When he began, most people believed that Nazism was dead, something that belonged to the past. An impressive self-elected ignorance in a country where no one has really tried to clean up the political and economic relations between Swedish and German elites during World War II, where eugenics prevailed – and was embraced far into powerful social democracy – and where skinhead groups were more active and more organized violent than in the rest of Scandinavia.

By tracing Stieg Larsson's life and work, the documentary retells the stories of the Nordiska Rikspartiet, founded as Sweden's National Socialist Fighting Federation in 1956, about the rise of the BSS movement – Preserve Sweden Swedish – from which the current Swedish Democrats grew, and the spread of Vit Makt music, launched as "Viking Rock", which popularized racist and fascist worldviews in the 1990s.


It also reminds us of the extensive violence perpetrated by ultra-right groups in Sweden, violence targeting Jews, migrants and asylum seekers, non-whites, gays and women – as well as people like Stieg Larsson and his peers and partners who uncovered organizations and people at the far right as well as their activities, relations and alliances.


New and old forms of racism

Another important point of the documentary – which emerges through archival interviews with Stieg Larsson as well as interviews with his associates – is that the "new" forms of racism and fascism are not fundamentally different from the old ones just because the word race has been replaced with culture, or just because people who spread these ideologies have let their hair grow out and put on suits, or just because anti-Semitism – especially after 9/11 – has been (strategically) replaced with hatred towards Muslims.


The documentary also shows how the popularized plot developed by Stieg Larsson in his Millennium trilogy is as much fact as fiction. The brutality of the violence perpetrated by men against women, the structural violence of the welfare state, the widespread corruption in an allegedly unpolluted and moral society, the interweaving of the Swedish elite with Nazism. All of this is something Stieg Larsson had observed and observed through his work on mapping what one of the interviewees called "the dark sides of Sweden".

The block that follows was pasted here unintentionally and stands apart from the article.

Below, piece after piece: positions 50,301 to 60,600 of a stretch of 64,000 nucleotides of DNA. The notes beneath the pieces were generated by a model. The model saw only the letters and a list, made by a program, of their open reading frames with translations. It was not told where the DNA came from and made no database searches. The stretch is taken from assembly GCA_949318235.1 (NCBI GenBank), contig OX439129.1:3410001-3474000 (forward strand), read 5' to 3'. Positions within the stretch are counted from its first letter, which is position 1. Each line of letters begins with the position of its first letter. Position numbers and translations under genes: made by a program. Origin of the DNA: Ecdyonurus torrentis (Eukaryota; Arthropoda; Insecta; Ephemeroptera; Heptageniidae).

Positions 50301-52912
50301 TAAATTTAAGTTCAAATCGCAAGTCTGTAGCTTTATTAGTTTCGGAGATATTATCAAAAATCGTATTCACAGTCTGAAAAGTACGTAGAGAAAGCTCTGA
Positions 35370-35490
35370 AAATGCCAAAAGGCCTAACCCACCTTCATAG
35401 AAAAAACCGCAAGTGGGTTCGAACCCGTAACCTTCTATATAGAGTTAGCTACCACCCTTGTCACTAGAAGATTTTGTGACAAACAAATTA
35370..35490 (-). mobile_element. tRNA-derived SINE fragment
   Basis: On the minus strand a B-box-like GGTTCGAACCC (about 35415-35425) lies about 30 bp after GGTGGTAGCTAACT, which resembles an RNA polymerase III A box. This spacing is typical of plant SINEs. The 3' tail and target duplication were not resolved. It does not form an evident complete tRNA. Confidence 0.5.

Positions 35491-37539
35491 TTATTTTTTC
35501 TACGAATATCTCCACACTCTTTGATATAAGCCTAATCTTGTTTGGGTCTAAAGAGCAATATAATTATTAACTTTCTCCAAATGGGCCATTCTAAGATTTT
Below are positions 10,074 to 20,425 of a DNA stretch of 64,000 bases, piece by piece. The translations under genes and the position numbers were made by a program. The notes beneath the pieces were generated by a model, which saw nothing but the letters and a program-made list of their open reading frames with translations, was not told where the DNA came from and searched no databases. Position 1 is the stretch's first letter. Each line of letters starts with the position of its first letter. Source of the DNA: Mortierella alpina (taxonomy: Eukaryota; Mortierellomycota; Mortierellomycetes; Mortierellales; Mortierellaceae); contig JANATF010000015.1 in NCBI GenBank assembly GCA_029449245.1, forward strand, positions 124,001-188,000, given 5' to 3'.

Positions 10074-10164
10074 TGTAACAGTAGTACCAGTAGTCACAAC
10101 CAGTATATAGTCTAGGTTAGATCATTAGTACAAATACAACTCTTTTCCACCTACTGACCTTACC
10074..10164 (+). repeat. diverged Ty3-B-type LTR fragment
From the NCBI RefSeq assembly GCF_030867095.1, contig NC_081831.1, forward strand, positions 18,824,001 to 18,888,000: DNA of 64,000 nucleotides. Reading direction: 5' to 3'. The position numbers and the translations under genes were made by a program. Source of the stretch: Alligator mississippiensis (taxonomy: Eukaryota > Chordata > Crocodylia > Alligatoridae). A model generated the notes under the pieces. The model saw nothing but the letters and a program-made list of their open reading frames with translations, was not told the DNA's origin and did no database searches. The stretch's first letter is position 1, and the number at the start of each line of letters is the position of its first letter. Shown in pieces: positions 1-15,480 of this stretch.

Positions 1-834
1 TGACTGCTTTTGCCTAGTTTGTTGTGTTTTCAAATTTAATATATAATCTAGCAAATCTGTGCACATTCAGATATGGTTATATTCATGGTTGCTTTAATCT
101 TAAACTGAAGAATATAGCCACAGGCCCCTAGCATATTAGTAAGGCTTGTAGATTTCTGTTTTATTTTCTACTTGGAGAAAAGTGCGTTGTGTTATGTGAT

The "new" forms of racism and fascism are not fundamentally different from the old ones just because the word race has been replaced with culture.

When Larsson began his life project documenting neo-Nazi and fascist groups in Sweden, most of them operated in hiding. Now their activities take place in full daylight. And while the self-elected ignorant claim once was that these currents belonged to the past, the astonishing claim today is that they are not really Nazis and fascists.The Man Who Played With Fire goes to great lengths to conclude that those who dedicate their lives to fighting Nazism, racism and fascism are not just "democrats" in general, but are often communists and socialists. Despite this political choice to blur important parts of history, the documentary will hopefully help raise awareness of the fact that fascism and Nazism are far from dead; on the contrary, the currents are again on their way to power.

Nina Trige Andersen
Nina Trige Andersen
Trige Andersen is a freelance journalist and historian.